Michael Synder makes the following salient point over at Zero Hedge:
Shouldn’t Internet companies actually “make a profit” at some point before being considered worth billions of dollars? A lot of investors laugh when they look back at the foolishness of the “Dotcom bubble” of the late 1990s, but the tech bubble that is inflating right in front of our eyes today is actually far worse.
For example, what would you say if I told you that a seven-year-old company that has a long history of not being profitable and that actually lost 64 million dollars last quarter is worth more than 13 billion dollars?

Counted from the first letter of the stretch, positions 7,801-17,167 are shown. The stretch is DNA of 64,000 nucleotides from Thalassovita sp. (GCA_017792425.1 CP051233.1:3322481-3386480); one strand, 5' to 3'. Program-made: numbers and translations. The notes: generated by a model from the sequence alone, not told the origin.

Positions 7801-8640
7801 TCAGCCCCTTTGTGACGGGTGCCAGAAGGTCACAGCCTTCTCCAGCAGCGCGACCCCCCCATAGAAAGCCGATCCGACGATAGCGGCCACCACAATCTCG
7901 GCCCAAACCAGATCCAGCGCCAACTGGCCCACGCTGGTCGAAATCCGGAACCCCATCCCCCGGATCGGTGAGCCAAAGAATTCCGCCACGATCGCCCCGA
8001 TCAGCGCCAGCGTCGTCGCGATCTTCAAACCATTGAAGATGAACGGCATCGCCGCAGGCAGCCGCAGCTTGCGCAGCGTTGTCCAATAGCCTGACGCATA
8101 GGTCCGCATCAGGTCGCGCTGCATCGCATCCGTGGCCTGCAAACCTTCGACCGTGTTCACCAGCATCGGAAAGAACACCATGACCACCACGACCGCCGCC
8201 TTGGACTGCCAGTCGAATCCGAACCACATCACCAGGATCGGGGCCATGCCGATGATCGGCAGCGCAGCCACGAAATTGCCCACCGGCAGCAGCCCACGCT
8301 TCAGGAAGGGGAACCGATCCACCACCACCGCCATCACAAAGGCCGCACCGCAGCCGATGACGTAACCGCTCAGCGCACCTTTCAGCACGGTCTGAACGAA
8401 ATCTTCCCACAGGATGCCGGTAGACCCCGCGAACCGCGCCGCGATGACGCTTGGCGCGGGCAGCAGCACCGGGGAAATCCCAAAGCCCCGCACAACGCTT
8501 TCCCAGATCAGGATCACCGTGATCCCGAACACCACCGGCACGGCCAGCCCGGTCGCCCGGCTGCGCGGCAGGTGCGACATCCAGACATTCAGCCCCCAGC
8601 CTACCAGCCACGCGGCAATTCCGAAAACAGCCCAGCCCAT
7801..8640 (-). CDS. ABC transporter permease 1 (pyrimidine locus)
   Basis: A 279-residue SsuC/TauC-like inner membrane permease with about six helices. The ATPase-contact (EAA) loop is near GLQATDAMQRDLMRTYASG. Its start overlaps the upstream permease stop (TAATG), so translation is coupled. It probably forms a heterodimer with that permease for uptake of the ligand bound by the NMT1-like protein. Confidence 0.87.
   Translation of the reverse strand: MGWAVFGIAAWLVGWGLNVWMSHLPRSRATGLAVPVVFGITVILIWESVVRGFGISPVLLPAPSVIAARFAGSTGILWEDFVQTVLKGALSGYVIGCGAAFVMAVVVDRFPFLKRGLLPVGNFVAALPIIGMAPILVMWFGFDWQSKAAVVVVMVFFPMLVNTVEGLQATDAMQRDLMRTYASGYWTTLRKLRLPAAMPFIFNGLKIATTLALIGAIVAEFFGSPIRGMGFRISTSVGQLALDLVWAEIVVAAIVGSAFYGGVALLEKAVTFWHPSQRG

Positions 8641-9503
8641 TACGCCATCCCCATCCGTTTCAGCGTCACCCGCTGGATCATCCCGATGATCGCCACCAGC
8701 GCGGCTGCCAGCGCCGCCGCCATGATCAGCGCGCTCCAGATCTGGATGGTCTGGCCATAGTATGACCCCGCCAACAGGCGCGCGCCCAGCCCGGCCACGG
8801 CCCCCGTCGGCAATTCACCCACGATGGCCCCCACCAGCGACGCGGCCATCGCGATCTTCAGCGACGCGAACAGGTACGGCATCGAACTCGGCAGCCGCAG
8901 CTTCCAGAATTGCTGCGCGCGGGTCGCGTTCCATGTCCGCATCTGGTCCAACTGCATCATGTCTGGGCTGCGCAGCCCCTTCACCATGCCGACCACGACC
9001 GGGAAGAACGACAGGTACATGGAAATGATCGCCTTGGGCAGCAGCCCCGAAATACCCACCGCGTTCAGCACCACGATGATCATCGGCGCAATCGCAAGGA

You would probably say that I was insane, but the company that I have just described is Twitter and Wall Street is going crazy for it right now. Please don’t get me wrong – I actually love Twitter. On my Twitter account I have sent out thousands of “tweets”. Twitter is a lot of fun, and it has had a huge impact on the entire planet. But is it worth 13 billion dollars? Of course not.
You can talk about “brand value” all you want, but the companies with actual Brand Value are ones that are profitable, and have been for a long time. That is what makes their brand valuable. Twitter’s value is in improving someone else’s brand value, and trying to squeeze a profit out of that could kill the value that people currently see in Twitter.